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Lynn Chadwick

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Image of The Watchers

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The Watchers

Lynn Russell Chadwick, British, (November 24, 1914–April 25, 2003)

Creation date: 1960
Creation place: United Kingdom

Other Information

Type: Bronze Sculpture
Medium and Support: Bronze
Credit Line: Gift of Mrs. Jacquelyn Littlefield
Accession Number: 2002.235.1-3
Dimensions: 89 in. x 29 in. x 29 in. (226.06 cm x 73.66 cm x 73.66 cm)
Currently on view


Mrs. Jacquelyn Littlefield, San Diego, California (ca. 1976 - December 27, 2002)

San Diego Museum of Art, San Diego, California (December 27, 2002 - )

Label Copy

December 2004
Human Presence: Works from the Museum's Collection
Lynn Chadwick
Lynn Chadwick played a major role in defining British postwar sculpture by infusing a tragic view into the modern humanist tradition established by artists such as Henry Moore and Barbara Hepworth, not only in response to the traumatic events of World War II, but also to the impending pressures of technology on the human body. Chadwick was influenced by the Art Brut movement, which returned to a neo-primitive representation of human and animal forms to express the fragility of the human spirit, and by the existential philosophies of Jean-Paul Sartre and Erich Fromm that give shape and meaning to collective despair.

Imitating the body's skeleton, muscle, and skin structure, Chadwick built his work using a linear armature, onto which he applied modeled forms and a highly textured surface layer. His work conveys the human condition in the information age as an uneasy binary between the animal and the mechanical, so that his anthropomorphic beings seem simultaneously human, robotic, and beastly. The television-shaped heads on some of his figurative works suggest the artist's uncertainty about the affects of the new technologies on the human body.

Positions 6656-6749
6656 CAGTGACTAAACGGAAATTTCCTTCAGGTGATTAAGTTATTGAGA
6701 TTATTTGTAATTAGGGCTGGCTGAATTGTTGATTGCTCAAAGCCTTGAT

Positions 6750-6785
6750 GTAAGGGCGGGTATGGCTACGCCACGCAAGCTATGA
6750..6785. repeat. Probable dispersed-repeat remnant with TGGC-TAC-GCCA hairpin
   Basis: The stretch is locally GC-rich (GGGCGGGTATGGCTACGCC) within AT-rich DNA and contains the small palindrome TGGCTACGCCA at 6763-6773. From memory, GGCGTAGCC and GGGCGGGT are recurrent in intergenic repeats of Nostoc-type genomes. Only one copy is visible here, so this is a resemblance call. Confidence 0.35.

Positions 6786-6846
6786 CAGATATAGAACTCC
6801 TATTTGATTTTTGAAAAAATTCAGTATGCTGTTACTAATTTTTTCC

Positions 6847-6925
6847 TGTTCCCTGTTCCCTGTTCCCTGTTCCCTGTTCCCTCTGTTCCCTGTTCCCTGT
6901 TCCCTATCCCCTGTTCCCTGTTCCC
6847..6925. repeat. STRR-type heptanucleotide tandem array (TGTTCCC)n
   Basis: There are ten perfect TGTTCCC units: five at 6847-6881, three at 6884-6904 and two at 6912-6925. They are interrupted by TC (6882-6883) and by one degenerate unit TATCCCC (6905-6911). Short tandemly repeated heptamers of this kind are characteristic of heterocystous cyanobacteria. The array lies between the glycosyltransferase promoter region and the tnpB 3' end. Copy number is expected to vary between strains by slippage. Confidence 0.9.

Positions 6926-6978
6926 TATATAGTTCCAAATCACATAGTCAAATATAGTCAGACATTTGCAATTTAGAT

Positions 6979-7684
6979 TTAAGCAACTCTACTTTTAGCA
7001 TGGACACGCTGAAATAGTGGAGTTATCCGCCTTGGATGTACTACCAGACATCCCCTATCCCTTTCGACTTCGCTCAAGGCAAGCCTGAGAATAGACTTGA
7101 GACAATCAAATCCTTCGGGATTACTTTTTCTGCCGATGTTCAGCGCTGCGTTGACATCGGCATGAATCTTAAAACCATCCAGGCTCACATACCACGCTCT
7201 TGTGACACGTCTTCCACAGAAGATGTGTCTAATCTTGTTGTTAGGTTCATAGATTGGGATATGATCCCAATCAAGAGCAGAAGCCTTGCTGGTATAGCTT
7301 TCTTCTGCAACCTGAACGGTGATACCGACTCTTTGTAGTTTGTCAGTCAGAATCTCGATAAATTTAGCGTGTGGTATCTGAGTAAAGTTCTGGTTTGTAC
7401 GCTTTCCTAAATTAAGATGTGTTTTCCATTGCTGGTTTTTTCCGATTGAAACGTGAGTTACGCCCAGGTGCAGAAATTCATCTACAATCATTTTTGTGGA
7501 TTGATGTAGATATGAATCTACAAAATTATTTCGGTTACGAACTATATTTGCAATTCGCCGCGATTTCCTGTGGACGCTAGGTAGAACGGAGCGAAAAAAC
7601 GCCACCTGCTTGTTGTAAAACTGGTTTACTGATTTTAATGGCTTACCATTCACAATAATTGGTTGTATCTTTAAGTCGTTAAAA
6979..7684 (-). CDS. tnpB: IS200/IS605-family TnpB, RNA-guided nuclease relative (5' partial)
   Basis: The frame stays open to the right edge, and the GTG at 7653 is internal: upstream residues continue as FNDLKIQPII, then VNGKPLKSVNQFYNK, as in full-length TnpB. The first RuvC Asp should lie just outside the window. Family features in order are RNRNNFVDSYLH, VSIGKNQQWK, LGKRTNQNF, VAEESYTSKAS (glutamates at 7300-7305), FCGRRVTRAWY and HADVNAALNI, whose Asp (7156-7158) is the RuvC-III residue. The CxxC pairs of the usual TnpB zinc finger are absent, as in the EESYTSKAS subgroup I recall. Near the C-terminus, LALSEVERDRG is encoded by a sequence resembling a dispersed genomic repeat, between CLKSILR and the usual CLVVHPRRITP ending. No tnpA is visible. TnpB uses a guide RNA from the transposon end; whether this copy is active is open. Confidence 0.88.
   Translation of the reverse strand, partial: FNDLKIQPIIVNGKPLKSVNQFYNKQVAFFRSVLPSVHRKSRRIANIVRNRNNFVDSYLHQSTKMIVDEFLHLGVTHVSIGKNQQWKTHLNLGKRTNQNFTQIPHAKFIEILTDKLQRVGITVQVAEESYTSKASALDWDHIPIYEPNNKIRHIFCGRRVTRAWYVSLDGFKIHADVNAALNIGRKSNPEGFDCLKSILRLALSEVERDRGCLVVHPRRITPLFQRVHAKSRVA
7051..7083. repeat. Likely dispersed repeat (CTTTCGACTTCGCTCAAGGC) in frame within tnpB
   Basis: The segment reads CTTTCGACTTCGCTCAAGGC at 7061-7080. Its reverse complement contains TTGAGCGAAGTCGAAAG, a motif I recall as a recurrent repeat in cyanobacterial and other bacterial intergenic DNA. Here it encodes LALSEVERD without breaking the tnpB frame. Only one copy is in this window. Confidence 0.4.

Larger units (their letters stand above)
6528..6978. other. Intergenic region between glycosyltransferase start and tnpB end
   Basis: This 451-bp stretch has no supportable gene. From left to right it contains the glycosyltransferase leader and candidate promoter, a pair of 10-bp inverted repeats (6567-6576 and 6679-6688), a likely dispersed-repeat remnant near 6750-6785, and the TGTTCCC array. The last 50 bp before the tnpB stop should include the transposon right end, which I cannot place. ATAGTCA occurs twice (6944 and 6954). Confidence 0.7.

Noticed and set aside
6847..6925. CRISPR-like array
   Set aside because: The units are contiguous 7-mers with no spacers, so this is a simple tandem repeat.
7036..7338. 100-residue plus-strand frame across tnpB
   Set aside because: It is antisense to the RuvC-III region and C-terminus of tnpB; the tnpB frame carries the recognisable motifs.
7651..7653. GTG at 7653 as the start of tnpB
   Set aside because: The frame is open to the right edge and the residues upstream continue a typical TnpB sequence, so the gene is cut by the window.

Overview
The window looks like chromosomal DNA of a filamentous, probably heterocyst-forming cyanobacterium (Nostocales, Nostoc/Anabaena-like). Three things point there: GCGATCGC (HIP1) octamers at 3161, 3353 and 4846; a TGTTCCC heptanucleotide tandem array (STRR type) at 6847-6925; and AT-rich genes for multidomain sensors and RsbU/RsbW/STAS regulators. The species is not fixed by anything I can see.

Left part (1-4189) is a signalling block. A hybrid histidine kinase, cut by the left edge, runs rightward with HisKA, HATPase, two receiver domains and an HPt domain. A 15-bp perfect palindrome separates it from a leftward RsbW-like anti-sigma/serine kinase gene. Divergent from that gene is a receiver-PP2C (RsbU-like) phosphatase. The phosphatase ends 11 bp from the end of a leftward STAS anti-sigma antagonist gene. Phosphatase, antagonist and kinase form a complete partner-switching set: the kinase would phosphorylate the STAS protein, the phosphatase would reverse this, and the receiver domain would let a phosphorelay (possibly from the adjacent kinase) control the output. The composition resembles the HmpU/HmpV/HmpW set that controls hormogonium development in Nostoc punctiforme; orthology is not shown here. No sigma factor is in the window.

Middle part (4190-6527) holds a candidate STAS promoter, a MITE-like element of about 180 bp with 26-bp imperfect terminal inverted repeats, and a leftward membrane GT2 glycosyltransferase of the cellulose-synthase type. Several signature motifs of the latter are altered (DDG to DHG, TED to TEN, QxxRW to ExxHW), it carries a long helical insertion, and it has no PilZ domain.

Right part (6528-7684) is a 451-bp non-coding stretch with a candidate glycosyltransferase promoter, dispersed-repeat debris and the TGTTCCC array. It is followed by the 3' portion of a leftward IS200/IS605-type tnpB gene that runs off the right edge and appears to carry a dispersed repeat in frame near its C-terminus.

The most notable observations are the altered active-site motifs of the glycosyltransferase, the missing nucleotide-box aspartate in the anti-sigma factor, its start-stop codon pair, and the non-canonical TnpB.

The force that lies behind the energy of Chadwick's work is often understood to express Carl Jung's notion of the collective unconscious. His figures, with their abstracted heads, bulky torsos, and skinny legs, represent the archetypal urban man and woman, and individuality is de-emphasized. In his Watchers series the idea of a group is brought into his work; however, at the same time the tension between the figures emphasizes a sense of isolation. The seemingly still members of the group exhibit much tension and energy while maintaining complete stillness and silence. By conveying the primal and existential simultaneously, his sculptures portray a noir vision of humanity.
Last Updated: 9/13/2017


This object was included in the following exhibitions:

San Diego Museum of Art: May S. Marcy Sculpture Court San Diego Museum of Art , 9/27/1989 - 4/22/2004

Art of the Open Air The San Diego Museum of Art , 2/11/2016 - 00/00/00

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